Strummed violins and cellos set the stage for the violinist’s wistful, somewhat pleading melody in the Introduction. An elaborate continuation leads into the Rondo’s main theme, resolutely proud in character, supported by strutting chords in the strings. As per the rondo form, the theme recurs, alternating with contrasting episodes. The first of these features a lively tune with trills in the violin overtop a flamenco-style accompaniment, followed by virtuosic displays of upbow staccato, lightning-fast runs, and arpeggios. The orchestra announces the second with a fiery dance, which the violin takes up, but the mood soon shifts, when it presents a sensual, soulful melody. Another ardent though pensive song for violin appears in the third episode. In the final return of the Rondo theme, the violin accompanies the oboe with arpeggios becoming increasingly extravagant, ultimately culminating in a cadenza of vigorous chords. Then, a pause for a breath, and the violin brings this showpiece to a dazzling close.

Program notes by Dr. Hannah Chan-Hartley

Lili Boulanger

Nocturne for Violin and Orchestra, arr. Sarah Slean

Although her frail health prevented her from pursuing a comprehensive musical education at the Paris Conservatoire, Lili Boulanger had her prodigious musical talent nurtured through private instruction. In 1911, the year she wrote this Nocturne, she was studying with French composer Georges Caussade, preparing to compete for the Prix de Rome (she became the first woman to win the prestigious prize in 1913). The work was originally conceived as a “short piece” for flute and piano although it has been more frequently performed in a transcription for violin and piano. The version you’ll hear tonight has the piano part arranged for string orchestra.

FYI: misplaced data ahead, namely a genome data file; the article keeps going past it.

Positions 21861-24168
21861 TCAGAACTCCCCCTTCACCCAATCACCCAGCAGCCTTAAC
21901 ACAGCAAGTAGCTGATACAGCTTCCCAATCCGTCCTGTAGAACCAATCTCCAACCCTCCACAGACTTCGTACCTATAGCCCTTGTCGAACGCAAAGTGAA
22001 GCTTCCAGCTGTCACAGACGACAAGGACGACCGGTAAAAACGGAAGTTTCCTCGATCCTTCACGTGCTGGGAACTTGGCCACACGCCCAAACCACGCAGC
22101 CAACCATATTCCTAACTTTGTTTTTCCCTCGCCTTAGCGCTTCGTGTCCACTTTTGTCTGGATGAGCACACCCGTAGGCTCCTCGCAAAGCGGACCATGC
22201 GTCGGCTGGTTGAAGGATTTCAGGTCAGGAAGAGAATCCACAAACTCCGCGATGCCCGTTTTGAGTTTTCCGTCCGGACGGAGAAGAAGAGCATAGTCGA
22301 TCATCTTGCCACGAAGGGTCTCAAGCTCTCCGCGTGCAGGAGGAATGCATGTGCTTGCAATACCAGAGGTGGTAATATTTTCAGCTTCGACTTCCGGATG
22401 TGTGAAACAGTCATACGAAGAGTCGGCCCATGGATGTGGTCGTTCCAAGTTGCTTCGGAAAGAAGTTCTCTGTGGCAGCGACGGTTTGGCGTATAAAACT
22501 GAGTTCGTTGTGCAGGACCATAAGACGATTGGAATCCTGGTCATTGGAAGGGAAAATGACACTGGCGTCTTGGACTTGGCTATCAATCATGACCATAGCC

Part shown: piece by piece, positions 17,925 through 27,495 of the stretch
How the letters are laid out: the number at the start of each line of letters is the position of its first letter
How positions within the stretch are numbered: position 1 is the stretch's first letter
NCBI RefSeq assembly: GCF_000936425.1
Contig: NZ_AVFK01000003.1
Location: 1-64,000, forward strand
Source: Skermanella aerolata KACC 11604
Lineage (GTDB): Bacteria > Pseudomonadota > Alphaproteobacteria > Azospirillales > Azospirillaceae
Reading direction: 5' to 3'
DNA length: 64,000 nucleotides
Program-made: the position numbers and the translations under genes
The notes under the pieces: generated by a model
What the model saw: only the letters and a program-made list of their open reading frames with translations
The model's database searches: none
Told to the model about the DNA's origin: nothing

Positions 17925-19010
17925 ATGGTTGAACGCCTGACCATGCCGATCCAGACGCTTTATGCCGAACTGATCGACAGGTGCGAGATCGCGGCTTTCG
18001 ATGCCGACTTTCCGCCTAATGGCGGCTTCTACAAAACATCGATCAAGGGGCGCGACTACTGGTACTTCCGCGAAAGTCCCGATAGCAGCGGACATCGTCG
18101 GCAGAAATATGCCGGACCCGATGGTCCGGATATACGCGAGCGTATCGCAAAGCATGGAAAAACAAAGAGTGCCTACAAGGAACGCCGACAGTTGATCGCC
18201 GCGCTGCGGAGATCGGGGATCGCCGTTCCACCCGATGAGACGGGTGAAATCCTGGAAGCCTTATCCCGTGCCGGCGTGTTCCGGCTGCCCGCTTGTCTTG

It was the publisher who added the title “Nocturne”, yet the piece certainly shares characteristics with that genre of composition that is evocative of the night—an enigmatic atmosphere, perhaps tinged with anxiousness, as well as connotations of romantic passion. Boulanger masterfully conveys these qualities through her impressionistic use of harmonic colour (here, given a certain richness and subtlety in the orchestral arrangement), which supports a sumptuous violin melody. The beginning is somewhat tentative, but gradually, the violin gains confidence, becoming more impassioned and rhapsodic, while the accompaniment’s sparse texture fills out accordingly. Following an intense climax, the music subsides in a state of blissful peace.

Program notes by Dr. Hannah Chan-Hartley

JESSIE MONTGOMERY

Strum

Jessie Montgomery first conceived Strum for cello quintet formation in 2006. The version performed tonight is for string orchestra and is, she notes, the “culminating result of several versions.” As she further describes, “it was originally written for the Providence String Quartet and guests of Community MusicWorks Players, then arranged for string quartet in 2008 with several small revisions. In 2012 the piece underwent its final revisions with a rewrite of both the introduction and the ending for the Catalyst Quartet in a performance celebrating the 15th annual Sphinx Competition.”